A couple of member contributed articles for March including the formation of Transport for NSW and the rise of SUVs and their impacts on health and safety. Some names have not been published at the request of the writer.
A rose by any other name?
The NSW Roads and Maritime Services (RMS) has ceased to exist following assent of the Transport Administration Amendment (RMS Dissolution) Bill 2019. RMS functions have now been transferred into Transport for NSW.
The Minister for Transport and Roads Andrew Constance and the Minister for Regional Transport and Roads Paul Toole said the passage of the Bill marked a historic shift for all transport. “The passing of this Bill enables a more integrated and strategic approach to transport for everybody in the State, leading to better roads and services,” Mr Constance said. “With a single transport agency we will no longer have roads being built in one corner and transport delivered in another, without anybody talking to each other.
NSW has had a long history of separate road, rail, bus, traffic, transport and port agencies responsible to individually separate ministers. Of course, the activities of these agencies had numerous overlaps that led to some difficulties within the organisations and delays in service delivery. Similarly, there were issues with overlapping ministerial responsibilities. Fortunately at present there is one minister covering transport, roads and maritime issues although he is supported(1) by a another minister for regional transport and roads.
The recent Sydney to Melbourne train derailment and fatalities highlighted higher level national issues as the train was operated and serviced by NSW but running on a track in Victoria that is maintained and operated by the federal government through the Australian Rail Track Corporation. Further, the train driver was employed by Transport for NSW TrainLink, the pilot in the train with the driver was working for ARTC, and Victoria's V/Line and Metro Trains Melbourne had both issued instructions for automatic speed restrictions along dangerous sections of track. Of course the question is "Who was in charge?"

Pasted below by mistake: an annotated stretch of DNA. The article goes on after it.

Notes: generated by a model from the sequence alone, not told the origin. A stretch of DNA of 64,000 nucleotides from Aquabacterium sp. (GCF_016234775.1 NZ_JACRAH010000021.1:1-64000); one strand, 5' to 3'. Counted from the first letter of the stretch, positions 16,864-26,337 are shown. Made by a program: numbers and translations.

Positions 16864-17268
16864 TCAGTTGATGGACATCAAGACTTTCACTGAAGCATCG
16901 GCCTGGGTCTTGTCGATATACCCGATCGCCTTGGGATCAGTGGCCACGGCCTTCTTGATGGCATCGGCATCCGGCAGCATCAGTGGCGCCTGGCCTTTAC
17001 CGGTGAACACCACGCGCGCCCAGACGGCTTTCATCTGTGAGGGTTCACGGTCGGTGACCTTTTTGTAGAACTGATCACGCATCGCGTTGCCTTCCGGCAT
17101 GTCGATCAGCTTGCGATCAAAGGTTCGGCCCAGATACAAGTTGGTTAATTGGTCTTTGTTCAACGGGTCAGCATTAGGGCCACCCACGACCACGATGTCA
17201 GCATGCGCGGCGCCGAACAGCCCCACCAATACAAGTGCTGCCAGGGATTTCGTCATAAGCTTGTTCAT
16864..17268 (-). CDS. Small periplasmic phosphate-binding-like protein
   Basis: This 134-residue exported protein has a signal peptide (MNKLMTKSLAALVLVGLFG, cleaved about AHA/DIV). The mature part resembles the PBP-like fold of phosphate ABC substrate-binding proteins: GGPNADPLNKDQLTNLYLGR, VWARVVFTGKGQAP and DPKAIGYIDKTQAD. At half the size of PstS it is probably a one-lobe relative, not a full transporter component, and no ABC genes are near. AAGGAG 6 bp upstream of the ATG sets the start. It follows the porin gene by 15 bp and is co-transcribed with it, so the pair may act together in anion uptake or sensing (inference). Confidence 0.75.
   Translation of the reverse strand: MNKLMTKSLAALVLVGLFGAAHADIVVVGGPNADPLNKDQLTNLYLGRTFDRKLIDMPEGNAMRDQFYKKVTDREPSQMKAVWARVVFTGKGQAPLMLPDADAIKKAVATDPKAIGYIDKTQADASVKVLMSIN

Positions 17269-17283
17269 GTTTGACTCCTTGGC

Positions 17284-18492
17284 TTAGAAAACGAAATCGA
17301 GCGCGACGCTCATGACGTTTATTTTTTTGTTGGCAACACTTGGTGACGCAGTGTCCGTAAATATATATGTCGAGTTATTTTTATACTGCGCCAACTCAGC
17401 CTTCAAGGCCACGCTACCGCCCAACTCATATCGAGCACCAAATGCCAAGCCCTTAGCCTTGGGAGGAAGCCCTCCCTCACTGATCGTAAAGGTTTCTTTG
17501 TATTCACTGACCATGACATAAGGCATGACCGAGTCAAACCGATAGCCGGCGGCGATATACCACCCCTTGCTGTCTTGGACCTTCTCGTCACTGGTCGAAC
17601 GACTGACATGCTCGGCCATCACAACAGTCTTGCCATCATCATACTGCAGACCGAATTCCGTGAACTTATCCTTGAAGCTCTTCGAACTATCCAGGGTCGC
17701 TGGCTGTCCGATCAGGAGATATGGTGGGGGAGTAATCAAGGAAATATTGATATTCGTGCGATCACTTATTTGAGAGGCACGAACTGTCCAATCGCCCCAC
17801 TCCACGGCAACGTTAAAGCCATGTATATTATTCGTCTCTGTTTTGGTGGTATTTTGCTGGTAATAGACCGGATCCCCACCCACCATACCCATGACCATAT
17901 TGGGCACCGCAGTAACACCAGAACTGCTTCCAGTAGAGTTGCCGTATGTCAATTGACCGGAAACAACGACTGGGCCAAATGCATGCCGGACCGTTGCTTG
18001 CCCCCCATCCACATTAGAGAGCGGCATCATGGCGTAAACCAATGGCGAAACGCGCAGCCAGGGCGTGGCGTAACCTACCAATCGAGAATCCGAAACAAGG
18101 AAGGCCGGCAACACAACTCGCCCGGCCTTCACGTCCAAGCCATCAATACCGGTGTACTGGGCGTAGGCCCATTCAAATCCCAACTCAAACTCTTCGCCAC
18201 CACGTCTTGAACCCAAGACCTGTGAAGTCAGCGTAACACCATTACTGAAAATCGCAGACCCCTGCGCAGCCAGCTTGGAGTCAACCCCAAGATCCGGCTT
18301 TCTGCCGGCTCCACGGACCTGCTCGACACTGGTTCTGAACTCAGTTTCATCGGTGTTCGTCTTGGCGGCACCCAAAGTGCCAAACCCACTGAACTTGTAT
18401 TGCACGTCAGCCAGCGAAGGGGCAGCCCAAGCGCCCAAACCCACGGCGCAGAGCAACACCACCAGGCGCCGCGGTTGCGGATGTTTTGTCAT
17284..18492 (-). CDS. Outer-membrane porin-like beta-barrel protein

The rise of SUVs and impacts for health and safety
Tom van Vuren
Early February tragedy struck when in a Sydney suburb a drink driver mounted the footpath and killed 4 children with his 4WD utility. How dangerous is the trend to larger and heavier vehicles for pedestrians?
Worldwide 1 in 4 cars sold is an SUV, according to a Guardian article in October 2019; in the period 2010-2018, SUVs doubled their global market share from 17% to 39%. And in Australia this trend is also visible; last year almost half the new cars sold were SUVs, up from just over 20% ten years ago.
As early as 2003 an article in the New Scientist warned of the dangers of SUVs. Their statistics show that the fatalities per 1000 impacts between a single vehicle and a single pedestrian increase from just over 40 for a car, to around 80 for compact SUVs and almost 120 for large SUVs.
The rise of SUVs has been blamed for a doubling in pedestrian deaths in cities in the US in the period from 2009 to 2016. Pedestrian deaths in Australia have remained relatively stable, at around 170 per year since 2010, despite the increase in larger vehicles on the road. That’s no reason for complacency though: every road death is a tragedy, and in Oslo not a single pedestrian was killed on the roads in 2019.
Those who are worried about the impact of road vehicle emissions on public health also have a bone to pick: according to the same Guardian article, SUVs were the second largest contributor to the increase in global carbon emissions from 2010 to 2018.
What does this mean for us as transport planners? We need to monitor the trend in pedestrian deaths: in Europe statistics have been creeping up slowly in the past few years. And for us modellers, it’s not just modelling car ownership that matters, but also car choice. With an increasing focus on wider impacts of projects and policies rather than mainly travel time benefits, SUVs may well become as important a new mode to represent as e-scooters.
Alan Finlay supplied an extra thought:
I would add that increasing vehicle size has an impact on the design of car parks and other infrastructure. The relevant Australian Standard uses a B85 (85th percentile dimensions) vehicle as a ‘standard’ car, but many SUVs and utes would be much larger.